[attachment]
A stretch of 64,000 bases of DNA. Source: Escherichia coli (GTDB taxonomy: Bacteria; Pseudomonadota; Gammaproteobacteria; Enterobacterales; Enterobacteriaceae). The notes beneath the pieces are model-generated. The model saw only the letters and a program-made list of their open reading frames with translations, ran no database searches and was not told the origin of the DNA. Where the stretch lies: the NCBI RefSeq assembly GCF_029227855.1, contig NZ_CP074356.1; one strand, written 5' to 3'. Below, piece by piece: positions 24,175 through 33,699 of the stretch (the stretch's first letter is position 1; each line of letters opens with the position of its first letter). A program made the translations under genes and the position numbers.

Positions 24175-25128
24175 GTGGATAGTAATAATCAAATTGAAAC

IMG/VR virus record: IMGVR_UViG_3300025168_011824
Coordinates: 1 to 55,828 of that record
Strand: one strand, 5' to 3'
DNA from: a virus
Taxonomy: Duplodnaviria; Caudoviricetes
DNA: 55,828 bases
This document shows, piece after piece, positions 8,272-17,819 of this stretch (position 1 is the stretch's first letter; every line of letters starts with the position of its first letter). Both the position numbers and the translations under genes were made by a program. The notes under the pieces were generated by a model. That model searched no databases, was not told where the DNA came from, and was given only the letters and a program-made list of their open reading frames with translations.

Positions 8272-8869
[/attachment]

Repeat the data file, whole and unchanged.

A stretch of 64,000 bases of DNA. Source: Escherichia coli (GTDB taxonomy: Bacteria; Pseudomonadota; Gammaproteobacteria; Enterobacterales; Enterobacteriaceae). The notes beneath the pieces are model-generated. The model saw only the letters and a program-made list of their open reading frames with translations, ran no database searches and was not told the origin of the DNA. Where the stretch lies: the NCBI RefSeq assembly GCF_029227855.1, contig NZ_CP074356.1; one strand, written 5' to 3'. Below, piece by piece: positions 24,175 through 33,699 of the stretch (the stretch's first letter is position 1; each line of letters opens with the position of its first letter). A program made the translations under genes and the position numbers.

Positions 24175-25128
24175 GTGGATAGTAATAATCAAATTGAAAC

IMG/VR virus record: IMGVR_UViG_3300025168_011824
Coordinates: 1 to 55,828 of that record
Strand: one strand, 5' to 3'
DNA from: a virus
Taxonomy: Duplodnaviria; Caudoviricetes
DNA: 55,828 bases
This document shows, piece after piece, positions 8,272-17,819 of this stretch (position 1 is the stretch's first letter; every line of letters starts with the position of its first letter). Both the position numbers and the translations under genes were made by a program. The notes under the pieces were generated by a model. That model searched no databases, was not told where the DNA came from, and was given only the letters and a program-made list of their open reading frames with translations.

Positions 8272-8869